Grant Awardees: Edward Podsiadlik, PhD, clinical assistant professor of curriculum and instruction; Jacqueline Medina, EdD Urban Education Leadership alumna; Miriam Perez, TITLE; Coraima Delgado, BA Urban Education – Elementary Education alumna; Alejandra Olaez and Arelis Armas, BA Urban Education – Elementary Education students
In collaboration with: Gage Park community and its surroundings
This grant aims to create spaces where parents and community members, university teacher educators, teachers and student teachers, as well as building administrators can speak freely and critically about curriculum issues that directly impact their lives as well as the surrounding Gage Park community. The grant will focus on math education and the related role of technology. Three workshops for participating parents and community members will be facilitated by teachers and student teachers in December, February, and April culminating in a Parent led EXPO held on Parent Report Card Night in mid-April. In the Parent EXPO, parents will share with other parents highlighted activities and resources from the workshops. The goal is to share awareness of activities and resources that can be used at home to best support children’s daily mathematical understanding and reasoning. The long term goal for this initiative is to nurture and providing opportunities for participating parents/community members to become facilitators for related professional development for individuals from neighboring elementary schools in the Gage Park community.
Grant Awardee: Ruby Camacho, associate director, Center for Literacy; Dawn Jackson, Marta Salas and Jeneen Thomas, UIC Center for Literacy; Center for Literacy AmeriCorps members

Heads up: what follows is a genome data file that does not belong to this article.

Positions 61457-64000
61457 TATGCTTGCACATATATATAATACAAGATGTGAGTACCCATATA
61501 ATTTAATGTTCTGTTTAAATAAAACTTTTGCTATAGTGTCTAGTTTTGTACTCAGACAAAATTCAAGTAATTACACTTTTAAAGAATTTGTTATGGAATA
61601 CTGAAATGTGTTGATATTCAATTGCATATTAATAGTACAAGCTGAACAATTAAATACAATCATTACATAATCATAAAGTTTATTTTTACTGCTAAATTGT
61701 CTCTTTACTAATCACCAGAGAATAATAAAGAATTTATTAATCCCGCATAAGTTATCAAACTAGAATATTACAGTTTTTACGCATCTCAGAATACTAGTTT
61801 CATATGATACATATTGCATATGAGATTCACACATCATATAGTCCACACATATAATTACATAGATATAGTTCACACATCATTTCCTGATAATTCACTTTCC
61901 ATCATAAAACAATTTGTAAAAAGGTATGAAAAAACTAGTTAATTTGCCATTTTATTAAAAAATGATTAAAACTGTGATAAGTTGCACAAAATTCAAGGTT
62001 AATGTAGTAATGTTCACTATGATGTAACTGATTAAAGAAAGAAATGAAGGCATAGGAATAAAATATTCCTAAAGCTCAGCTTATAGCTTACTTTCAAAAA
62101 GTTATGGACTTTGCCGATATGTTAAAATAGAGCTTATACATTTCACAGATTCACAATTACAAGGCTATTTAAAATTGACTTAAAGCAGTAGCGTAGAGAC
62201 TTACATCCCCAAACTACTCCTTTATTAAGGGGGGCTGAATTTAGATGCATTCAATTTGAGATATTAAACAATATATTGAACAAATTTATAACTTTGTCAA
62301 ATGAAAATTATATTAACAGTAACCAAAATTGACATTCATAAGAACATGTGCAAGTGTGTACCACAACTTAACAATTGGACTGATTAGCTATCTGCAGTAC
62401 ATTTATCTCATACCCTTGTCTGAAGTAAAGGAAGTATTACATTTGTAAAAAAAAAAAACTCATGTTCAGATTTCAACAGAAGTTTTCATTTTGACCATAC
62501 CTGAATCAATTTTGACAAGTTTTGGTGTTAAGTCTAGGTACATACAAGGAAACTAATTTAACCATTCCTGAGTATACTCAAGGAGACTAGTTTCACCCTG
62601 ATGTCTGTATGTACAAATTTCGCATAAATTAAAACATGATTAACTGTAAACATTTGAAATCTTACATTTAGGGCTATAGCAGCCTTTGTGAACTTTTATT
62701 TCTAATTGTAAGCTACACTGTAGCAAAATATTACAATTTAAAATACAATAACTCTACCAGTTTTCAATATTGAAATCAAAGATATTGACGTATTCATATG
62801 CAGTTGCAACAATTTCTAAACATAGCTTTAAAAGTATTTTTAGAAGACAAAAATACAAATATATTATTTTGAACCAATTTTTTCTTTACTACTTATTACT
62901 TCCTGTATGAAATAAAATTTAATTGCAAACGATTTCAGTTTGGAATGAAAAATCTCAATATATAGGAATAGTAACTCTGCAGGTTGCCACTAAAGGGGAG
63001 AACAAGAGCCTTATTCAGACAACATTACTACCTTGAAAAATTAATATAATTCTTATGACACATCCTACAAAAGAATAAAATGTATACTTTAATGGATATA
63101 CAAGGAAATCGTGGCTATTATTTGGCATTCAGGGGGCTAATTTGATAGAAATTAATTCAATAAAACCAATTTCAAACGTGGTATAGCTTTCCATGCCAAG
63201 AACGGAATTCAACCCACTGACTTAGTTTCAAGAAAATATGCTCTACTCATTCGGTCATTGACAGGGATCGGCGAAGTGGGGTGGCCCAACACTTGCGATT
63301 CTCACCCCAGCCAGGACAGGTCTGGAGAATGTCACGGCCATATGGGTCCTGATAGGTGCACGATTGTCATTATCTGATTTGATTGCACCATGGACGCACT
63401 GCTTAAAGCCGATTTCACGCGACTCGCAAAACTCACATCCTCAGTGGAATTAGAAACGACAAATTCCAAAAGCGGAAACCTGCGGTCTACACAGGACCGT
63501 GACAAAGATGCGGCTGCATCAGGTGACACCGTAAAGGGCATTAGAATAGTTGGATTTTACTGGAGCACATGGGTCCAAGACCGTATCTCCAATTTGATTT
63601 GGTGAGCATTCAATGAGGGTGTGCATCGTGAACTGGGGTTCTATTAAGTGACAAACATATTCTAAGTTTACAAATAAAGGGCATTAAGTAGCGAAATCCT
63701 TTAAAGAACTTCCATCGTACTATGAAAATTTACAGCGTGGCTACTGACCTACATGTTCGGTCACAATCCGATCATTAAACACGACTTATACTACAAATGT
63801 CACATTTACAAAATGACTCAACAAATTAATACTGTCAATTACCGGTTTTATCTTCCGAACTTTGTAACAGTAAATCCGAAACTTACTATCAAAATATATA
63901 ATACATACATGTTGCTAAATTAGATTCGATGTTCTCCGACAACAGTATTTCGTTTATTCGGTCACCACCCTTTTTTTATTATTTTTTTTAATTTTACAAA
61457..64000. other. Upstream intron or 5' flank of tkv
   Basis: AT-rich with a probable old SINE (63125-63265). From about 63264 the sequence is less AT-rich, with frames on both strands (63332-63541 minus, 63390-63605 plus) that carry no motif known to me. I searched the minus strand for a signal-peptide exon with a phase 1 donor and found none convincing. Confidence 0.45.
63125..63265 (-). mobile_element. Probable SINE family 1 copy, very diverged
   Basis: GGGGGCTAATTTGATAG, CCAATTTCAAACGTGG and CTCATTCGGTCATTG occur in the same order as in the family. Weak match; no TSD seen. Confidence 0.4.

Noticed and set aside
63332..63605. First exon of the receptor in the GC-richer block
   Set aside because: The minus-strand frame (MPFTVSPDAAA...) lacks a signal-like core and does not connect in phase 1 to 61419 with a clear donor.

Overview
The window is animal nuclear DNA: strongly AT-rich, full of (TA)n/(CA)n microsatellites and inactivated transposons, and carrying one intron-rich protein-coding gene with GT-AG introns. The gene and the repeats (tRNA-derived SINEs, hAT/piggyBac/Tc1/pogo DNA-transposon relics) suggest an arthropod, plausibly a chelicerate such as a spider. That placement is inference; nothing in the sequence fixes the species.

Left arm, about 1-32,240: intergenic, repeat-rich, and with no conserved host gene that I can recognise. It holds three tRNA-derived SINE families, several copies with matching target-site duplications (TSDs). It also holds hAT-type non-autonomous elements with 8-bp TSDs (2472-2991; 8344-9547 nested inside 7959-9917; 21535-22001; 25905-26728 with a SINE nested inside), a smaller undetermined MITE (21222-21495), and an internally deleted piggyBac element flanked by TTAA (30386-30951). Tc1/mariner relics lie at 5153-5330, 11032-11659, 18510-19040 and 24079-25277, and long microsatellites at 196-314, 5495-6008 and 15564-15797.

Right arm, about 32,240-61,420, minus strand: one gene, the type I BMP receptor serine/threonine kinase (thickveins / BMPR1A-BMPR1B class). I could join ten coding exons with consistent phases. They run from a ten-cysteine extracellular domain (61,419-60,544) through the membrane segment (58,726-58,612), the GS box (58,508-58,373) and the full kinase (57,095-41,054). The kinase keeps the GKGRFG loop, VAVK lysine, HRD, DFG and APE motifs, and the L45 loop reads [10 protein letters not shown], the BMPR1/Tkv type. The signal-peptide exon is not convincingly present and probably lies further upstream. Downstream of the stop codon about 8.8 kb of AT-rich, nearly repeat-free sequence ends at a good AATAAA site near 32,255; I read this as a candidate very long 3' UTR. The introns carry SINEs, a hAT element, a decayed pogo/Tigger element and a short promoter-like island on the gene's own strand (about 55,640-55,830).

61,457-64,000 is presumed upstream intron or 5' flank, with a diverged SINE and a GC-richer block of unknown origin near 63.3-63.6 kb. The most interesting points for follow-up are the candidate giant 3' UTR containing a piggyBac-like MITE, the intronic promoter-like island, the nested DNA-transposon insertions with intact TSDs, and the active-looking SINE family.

In collaboration with: Children’s Home + Aid’s Metropolitan Chicago
UIC Center for Literacy staff and AmeriCorps members will coordinate an event in collaboration with Children’s Home + Aid’s Metropolitan Chicago foster home. The focus will be on fostering a positive self-esteem that will encourage and motivate aging-out foster youth to pursue their education & goals. At least 30 foster youth (ages 14-17) will participate in a motivational self-esteem workshop led by qualified UIC staff with a social work/early childhood background and supported by AmeriCorps members.
The workshop would be followed by an activity where youth engage in an art project where they paint portraits of what self-esteem means to them as well as their goals (portrait & small narrative). These canvas portraits would then be used to decorate an area of the foster home as well as an area of the UIC College of Education.
Youth would also receive information about relevant services available to them and provided by UIC College of Education & the Center for Literacy such as our: GED services, ESL classes, family & financial literacy workshops & volunteerism. The event would culminate with discussion/reflection on the activity & with care packages/baskets provided to the youth with the funds provided by the grant.
Grant Awardees: Samantha Walte and Gina Braun, PhD Special Education students
In collaboration with: Pulaski Elementary School and Brown Elementary School
Students with significant disabilities such as moderate to severe intellectual disabilities, autism, and multiple disabilities are often referred to as students with “low-incidence” (LI) disabilities because their disabilities are rare and their needs are unique. Because students with LI disabilities comprise only an average of 1% of the population, their schools and teachers can feel ill-equipped to fully address each student’s individual needs. There is often only one or two teachers of students with LI disabilities in each building and this can leave those teachers feeling somewhat alone, without anyone with whom to share ideas, trade resources, or ask for advice. Research has shown that increasing teacher self-efficacy increases the quality of educational services for students with LI disabilities as well the level of inclusiveness of their educational programming. The Low-Incidence NetworK, or Project LINK, addresses this by providing teachers of students with LI disabilities in Chicago Public Schools’ Network 6 with two targeted forms of support: real-time classroom assistance from former LI teachers and the creation of a connected community of LI teachers.